December 4, 2012

Writing about cruising

MANY WORLD CRUISERS, especially the younger ones, start sailing before they have enough money in the cruising kitty. So they’re always looking for ways to earn a dollar or two in a foreign port. Now and then somebody will ask me if it’s possible to write articles and books about cruising, to pay for a round-the-world trip. 

Well, it’s possible. A handful seem to manage it at any one time, but I’d say it’s next to impossible. Lin Pardey, one of the best known modern cruising authors, once told me she reckoned you’d need six or seven books in print before you could live off the proceeds.

If you write a book that sells for, say, $15 you’ll likely receive publisher’s royalties of about 10 percent. A boating best seller in the USA is generally taken to be one that sells 10,000 copies or more. So the most a new author is likely to make, over a number of years, is $15,000 a year. And remember, the field is very crowded with would-be authors willing to accept less than you, just to get their names in print.

Magazine articles are a total crapshoot. I have sent articles to two of the largest sailing magazines in the United States and waited more than a year for a reply. Even though I’m an established professional writer, and even though they’ve used my stuff before, my submissions went into the slush pile.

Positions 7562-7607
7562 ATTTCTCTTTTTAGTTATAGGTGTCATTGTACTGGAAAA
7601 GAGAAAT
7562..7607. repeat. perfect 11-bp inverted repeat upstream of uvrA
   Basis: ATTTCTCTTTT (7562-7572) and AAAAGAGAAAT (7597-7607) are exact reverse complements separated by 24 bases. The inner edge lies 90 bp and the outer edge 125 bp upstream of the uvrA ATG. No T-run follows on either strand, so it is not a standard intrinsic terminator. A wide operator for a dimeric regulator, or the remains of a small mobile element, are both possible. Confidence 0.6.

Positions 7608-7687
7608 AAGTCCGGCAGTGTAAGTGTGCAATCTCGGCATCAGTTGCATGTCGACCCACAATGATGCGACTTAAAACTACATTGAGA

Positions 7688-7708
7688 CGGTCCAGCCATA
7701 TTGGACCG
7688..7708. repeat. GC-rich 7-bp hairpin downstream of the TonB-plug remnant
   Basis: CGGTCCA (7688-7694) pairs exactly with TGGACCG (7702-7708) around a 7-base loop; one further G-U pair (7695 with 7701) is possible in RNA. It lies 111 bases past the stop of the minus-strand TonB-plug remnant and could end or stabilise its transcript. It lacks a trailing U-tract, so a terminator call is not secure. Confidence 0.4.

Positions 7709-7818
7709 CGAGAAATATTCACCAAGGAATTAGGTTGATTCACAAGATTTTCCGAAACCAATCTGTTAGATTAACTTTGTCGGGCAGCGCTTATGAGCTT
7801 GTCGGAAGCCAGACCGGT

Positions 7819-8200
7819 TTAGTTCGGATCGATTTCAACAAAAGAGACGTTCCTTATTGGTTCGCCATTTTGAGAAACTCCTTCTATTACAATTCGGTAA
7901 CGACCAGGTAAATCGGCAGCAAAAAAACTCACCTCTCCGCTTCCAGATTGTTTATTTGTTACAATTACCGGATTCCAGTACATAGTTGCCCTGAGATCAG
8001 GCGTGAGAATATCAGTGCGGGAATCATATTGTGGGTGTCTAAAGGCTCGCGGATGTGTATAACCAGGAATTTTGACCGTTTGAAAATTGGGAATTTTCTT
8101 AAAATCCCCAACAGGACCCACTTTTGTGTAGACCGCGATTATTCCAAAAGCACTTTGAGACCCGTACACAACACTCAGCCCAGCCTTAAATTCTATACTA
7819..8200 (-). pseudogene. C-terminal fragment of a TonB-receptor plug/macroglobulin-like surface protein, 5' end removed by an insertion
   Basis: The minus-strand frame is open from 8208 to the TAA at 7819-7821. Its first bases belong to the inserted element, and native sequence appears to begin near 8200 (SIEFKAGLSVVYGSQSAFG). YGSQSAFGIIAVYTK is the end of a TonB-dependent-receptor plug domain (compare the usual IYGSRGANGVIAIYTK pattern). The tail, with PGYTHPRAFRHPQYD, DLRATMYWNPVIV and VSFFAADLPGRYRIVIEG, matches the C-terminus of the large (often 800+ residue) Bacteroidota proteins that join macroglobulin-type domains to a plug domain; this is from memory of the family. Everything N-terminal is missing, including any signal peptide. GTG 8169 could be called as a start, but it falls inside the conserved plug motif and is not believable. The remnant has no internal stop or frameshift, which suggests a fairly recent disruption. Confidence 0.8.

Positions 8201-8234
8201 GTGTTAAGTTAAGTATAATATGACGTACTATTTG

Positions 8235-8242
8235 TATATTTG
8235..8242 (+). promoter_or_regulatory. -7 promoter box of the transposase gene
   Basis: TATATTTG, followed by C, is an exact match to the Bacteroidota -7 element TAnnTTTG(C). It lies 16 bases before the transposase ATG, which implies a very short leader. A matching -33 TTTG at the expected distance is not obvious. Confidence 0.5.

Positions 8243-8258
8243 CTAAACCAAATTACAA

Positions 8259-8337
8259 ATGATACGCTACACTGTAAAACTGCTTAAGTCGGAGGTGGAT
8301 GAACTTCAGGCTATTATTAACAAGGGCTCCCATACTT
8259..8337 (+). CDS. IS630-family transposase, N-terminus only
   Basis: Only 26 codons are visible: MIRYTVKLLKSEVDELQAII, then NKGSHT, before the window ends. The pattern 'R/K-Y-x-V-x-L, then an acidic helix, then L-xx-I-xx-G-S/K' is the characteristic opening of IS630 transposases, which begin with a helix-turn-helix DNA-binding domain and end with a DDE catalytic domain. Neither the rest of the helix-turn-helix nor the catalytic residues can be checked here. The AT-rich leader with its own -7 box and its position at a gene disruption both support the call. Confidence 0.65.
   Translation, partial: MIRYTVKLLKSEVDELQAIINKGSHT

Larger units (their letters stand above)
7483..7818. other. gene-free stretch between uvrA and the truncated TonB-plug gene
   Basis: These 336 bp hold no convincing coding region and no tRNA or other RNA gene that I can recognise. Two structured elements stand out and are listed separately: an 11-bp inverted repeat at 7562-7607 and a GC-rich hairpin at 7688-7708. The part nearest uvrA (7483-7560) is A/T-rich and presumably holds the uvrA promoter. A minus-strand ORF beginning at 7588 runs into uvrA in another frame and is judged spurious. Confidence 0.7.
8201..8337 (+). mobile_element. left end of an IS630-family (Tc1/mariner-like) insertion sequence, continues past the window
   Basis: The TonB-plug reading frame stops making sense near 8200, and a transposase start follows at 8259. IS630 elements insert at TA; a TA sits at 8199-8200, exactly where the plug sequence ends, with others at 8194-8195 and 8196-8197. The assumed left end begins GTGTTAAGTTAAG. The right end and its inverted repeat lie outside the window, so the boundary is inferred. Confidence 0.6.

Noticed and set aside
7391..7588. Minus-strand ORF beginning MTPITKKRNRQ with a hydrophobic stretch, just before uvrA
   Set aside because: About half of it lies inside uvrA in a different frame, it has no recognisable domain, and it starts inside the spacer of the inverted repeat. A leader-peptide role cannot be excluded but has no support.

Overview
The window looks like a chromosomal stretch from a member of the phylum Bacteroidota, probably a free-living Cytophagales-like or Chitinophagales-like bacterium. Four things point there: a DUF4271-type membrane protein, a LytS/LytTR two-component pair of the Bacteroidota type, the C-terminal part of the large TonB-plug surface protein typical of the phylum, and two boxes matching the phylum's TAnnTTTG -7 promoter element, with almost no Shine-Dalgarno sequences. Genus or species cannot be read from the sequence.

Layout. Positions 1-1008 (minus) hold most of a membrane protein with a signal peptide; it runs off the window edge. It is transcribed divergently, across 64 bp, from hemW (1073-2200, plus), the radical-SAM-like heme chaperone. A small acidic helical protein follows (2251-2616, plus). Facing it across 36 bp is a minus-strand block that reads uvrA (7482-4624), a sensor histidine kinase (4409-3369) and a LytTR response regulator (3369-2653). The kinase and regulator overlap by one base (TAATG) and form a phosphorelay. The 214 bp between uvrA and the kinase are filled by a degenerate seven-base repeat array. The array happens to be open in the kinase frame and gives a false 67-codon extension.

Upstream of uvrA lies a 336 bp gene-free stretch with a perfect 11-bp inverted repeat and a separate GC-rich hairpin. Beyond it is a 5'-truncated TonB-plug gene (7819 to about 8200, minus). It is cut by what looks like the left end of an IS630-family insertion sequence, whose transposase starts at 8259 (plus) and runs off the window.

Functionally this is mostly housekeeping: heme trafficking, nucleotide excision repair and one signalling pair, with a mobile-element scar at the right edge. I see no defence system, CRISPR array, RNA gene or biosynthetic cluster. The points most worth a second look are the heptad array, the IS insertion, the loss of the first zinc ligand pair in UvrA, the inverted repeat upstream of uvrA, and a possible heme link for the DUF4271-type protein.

The payment magazines offer for an article of 2,000 words with pictures varies from $100 to $1,000, depending on the publication’s prestige, circulation, and bankroll.

If I were to set off cruising the world, I’d try to master in advance a marketable skill more likely to produce a cruising income.

Among these skills are the ability to repair diesel engines, fridges, watermakers, SSB and satellite radios, computers, and electronic instruments, together with general yacht repairs, deliveries, sailmaking and canvas work, and even varnishing. Fiberglass repair and rigging skills are always in demand. And here’s a skill not to overlook, says cruiser and author Don Casey — cutting hair for fellow  cruisers.

Today’s Thought
A month of days, a year of months, 20 years of months in the treadmill, is the life that slays everything worthy of the name of life.
— Roy Bedicheck, Adventures with a Texas Naturalist

“My girlfriend thinks I'm a stalker."
"Say what? Your girlfriend thinks you’re a stalker?"
"Yeah, well, she's not actually my girlfriend yet."

(Drop by every Monday, Wednesday, Friday for a new Mainly about Boats column.)





Tillerman said...

I hear that dentists can make a decent income by offering their services to fellow cruisers.

And these days, some cruisers seem to make a good chunk of change from selling sponsorship and ads on their cruising blogs. Not to mention they can probably obtain quite a lot of useful products and services for free by "reviewing" them on their blogs.

Anonymous said...

John Guzzwell comes to mind as someone that managed to support himself while cruising... And wrote a book or three (mostly after the fact). Of course, his skill set boggles my imagination!


KevinH said...

SKILLS, Skills, skills. You gotta have saleable skills. There's work everywhere but you gotta be able to do it. Legal or otherwise it don't matter. Be a carpenter/welder/electrician/diver/usefull person.- You can support yourself. Just be able to do SOMETHING Dammit.!!

Tillerman said...

Is there any market for the skill of making sarcastic comments on blog posts? If there is I may take up cruising.